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I have used the dart unittest framework and the included Mock class as described

There is however a dependency in the mock calls i.e:


where the call to the isLocked method is called by name. If someone renamed the isLocked method the refactoring framework will not rename the call.

I was wondering if reflection (mirrors) could help somehow, but I haven't found a solution.

Cheers Peter

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2 Answers 2

As a general rule, I try to avoid mocking classes (unless they make use of external resources, like RESTful web APIs) specifically because of this problem. If class A mocks out class B's foo method, but class B has actually renamed its foo method fooBar, your tests will still pass. However, when class A tries to call B.foo at runtime, things will crash. Hence, I avoid mocking anything that is available locally.

Fortunately, the situation is a little bit better in Dart than it is in other dynamic languages. For instance, you can create a class that implements another class. So if FakeB implements B, then you can add functions to FakeB that can be used when testing A.

Naturally, it's a bit much for the refactoring framework to know that your code callsTo('isLocked') actually refers to some method named isLocked which has actually been renamed isReallyLocked. However, I think you're on the right path with looking at the mirrors API. For instance, it'd be great if you could write callsTo(isLocked.name). That way the VM could provide more checking for your mocks.

Naturally, the real goal is to get the test to fail when the APIs don't match up. I did some playing with the mirrors API, and the best I could come up with is:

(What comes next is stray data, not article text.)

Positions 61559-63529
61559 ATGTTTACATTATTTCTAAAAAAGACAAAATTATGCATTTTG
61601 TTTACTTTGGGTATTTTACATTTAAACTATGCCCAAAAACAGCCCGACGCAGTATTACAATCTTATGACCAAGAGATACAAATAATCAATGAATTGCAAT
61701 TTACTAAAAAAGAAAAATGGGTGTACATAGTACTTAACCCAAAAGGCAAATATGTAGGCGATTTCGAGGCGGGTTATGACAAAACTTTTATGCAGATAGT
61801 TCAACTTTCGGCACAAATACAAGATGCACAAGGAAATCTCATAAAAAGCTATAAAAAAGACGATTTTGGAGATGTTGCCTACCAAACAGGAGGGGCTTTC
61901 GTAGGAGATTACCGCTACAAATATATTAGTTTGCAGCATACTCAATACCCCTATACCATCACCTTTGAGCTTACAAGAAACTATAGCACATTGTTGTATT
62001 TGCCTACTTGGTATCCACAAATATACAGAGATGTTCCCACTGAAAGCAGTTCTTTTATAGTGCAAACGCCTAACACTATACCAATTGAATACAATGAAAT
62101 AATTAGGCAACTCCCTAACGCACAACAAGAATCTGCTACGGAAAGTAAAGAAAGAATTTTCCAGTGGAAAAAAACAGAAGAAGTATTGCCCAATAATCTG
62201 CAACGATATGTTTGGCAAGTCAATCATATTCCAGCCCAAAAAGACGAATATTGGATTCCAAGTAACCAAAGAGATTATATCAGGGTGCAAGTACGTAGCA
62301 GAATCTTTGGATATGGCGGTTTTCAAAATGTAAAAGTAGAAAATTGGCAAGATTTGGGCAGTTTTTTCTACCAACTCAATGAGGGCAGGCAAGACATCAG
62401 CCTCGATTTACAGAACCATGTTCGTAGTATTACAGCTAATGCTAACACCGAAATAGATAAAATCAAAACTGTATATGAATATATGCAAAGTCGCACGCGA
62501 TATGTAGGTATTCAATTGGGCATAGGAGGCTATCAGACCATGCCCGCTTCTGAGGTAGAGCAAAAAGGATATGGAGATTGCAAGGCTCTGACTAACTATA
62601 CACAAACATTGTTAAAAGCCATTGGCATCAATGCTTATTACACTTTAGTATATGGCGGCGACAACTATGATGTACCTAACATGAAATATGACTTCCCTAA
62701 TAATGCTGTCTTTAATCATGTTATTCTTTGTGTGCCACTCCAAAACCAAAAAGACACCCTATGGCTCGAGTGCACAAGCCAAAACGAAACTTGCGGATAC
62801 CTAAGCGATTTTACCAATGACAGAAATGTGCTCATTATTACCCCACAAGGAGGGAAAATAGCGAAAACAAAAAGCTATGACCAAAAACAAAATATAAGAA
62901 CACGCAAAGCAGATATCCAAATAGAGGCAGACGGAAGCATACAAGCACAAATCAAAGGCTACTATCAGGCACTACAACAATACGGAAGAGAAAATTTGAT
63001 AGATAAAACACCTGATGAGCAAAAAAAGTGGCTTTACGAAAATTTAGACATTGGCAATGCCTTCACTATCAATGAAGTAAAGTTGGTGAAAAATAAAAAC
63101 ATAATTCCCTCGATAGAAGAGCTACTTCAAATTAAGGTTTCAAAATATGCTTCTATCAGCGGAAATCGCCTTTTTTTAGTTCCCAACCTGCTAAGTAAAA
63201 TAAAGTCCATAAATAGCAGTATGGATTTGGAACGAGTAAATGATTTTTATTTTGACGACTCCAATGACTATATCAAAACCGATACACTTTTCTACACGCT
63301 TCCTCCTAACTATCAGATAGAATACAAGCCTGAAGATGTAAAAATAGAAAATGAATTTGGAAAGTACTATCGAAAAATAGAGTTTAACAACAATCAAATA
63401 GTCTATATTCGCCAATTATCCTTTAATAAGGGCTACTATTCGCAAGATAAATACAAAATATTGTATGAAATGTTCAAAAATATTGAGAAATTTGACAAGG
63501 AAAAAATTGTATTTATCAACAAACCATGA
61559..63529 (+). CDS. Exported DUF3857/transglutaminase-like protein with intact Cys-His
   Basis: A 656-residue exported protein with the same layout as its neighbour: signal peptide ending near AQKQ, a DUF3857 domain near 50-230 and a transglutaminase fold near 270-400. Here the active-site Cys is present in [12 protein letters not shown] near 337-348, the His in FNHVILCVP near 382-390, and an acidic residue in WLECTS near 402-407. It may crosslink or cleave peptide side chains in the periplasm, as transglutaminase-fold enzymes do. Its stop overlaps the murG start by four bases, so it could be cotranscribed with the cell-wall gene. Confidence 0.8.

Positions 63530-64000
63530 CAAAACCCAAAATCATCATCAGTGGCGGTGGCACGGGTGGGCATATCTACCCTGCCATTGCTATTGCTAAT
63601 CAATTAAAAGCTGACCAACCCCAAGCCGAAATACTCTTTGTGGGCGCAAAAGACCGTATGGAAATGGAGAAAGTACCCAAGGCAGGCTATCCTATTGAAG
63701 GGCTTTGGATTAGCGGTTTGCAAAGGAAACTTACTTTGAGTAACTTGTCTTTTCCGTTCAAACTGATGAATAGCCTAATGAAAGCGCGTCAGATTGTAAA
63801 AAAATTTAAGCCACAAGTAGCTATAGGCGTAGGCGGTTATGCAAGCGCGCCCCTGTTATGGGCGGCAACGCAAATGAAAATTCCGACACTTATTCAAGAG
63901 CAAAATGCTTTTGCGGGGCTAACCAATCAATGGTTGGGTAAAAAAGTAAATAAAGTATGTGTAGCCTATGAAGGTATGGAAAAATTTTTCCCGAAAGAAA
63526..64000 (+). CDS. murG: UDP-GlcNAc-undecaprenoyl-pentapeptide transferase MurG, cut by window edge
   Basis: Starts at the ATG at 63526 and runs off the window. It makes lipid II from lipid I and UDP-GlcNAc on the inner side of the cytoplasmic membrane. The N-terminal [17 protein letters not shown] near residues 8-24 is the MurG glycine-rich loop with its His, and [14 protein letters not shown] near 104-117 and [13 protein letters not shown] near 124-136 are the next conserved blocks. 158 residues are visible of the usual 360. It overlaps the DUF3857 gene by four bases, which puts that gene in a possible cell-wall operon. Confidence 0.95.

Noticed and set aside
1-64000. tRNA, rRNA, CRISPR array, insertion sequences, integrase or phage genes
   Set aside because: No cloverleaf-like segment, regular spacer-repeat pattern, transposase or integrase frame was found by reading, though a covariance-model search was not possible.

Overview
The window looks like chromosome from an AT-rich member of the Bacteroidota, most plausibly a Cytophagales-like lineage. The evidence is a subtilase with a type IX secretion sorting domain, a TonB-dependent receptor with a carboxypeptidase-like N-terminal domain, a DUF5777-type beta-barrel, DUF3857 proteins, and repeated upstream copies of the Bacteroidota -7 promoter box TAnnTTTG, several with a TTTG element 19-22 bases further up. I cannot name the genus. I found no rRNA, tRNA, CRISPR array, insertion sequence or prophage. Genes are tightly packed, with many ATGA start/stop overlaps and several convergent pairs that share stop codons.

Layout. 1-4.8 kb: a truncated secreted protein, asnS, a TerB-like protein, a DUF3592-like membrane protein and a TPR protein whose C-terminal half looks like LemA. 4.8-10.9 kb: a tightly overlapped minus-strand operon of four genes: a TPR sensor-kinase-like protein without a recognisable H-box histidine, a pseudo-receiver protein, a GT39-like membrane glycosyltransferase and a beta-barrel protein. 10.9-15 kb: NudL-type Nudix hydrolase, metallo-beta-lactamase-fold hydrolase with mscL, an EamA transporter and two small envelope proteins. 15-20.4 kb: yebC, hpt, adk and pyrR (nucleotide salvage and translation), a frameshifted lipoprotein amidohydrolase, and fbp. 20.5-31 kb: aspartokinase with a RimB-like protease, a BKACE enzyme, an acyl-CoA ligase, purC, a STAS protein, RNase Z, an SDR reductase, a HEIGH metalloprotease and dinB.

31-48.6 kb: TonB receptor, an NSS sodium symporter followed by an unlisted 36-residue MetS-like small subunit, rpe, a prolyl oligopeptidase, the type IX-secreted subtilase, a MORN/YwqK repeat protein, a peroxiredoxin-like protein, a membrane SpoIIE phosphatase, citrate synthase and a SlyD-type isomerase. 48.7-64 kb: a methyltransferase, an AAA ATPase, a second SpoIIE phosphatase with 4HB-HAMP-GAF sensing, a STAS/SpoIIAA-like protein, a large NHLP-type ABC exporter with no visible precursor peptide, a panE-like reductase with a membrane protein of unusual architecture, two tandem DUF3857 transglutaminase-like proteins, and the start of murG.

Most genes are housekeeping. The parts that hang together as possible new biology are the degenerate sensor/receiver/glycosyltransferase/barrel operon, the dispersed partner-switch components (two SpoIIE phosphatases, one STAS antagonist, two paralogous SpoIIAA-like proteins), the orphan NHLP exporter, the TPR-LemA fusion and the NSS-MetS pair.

void a() {

void main() {
  String thisFile = "file://${new Directory.current().path}/${new Options().script}";

This code still uses "a" as a string, but it has the benefit that if "a" doesn't exist as a function, it'll blow up. It's kind of ugly and hacky, but it's going in the direction of what you were looking for.

Another thing that you could do is something like:


In this case, the mocking system is just playing a middle man between the caller and the isLocked function. There are two downsides to this approach: a) presumably you were trying to completely avoid calling isLocked at all, otherwise you wouldn't be using a mocking framework b) isLocked is duplicated, first as a string, and then as a function. However, it does have a couple benefits: a) it lets you record the fact that isLocked is being called b) it won't work if isLocked is renamed; i.e. the person who renames isLocked will see this code, and hopefully update both places.

Another "brute force" approach is as follows:

void a() {

String makeSureItExists(obj, String name) {
  return obj != null ? name : "NoSuchMethod";   

void main() {
  print(makeSureItExists(a, "a"));

This lets you write something like callsTo(makeSureItExists(login, "login")).

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I don't think you are getting the point (or I am not getting your point) : (callsTo('isLocked')).thenReturn(false) actually tells the mock class to return false when the method 'isLocked' is called. When I rename isLocked in the original class the refactoring framework should rename the mocked method also. –  Gryffe Sep 19 '12 at 10:24
I like your ideas and I think you're right. –  Gryffe Sep 29 '12 at 11:49
Gryffe, if you agree, perhaps you'll be so kind as to hit the up arrow on my answer ;) –  Shannon -jj Behrens Oct 25 '12 at 2:20
up vote 0 down vote accepted

Well, the method I ended up using is a constant class with method names. Like so:

class MethodNames{
  final String GET_ELEMENT = 'getElement';
  final String GET_CLASSES = 'get classes';
  final String SET_DISABLED = 'set:disabled';
  final String AS_INPUT = 'asInput';
  final String AS_BUTTON = 'asButton';
  final String SET_INNER_HTML = 'set:innerHTML';
  final String SET_VALUE = 'set:value';
  const MethodNames();

I has the advantage of being nice and simple. I tend to prefer that.

cheers Peter

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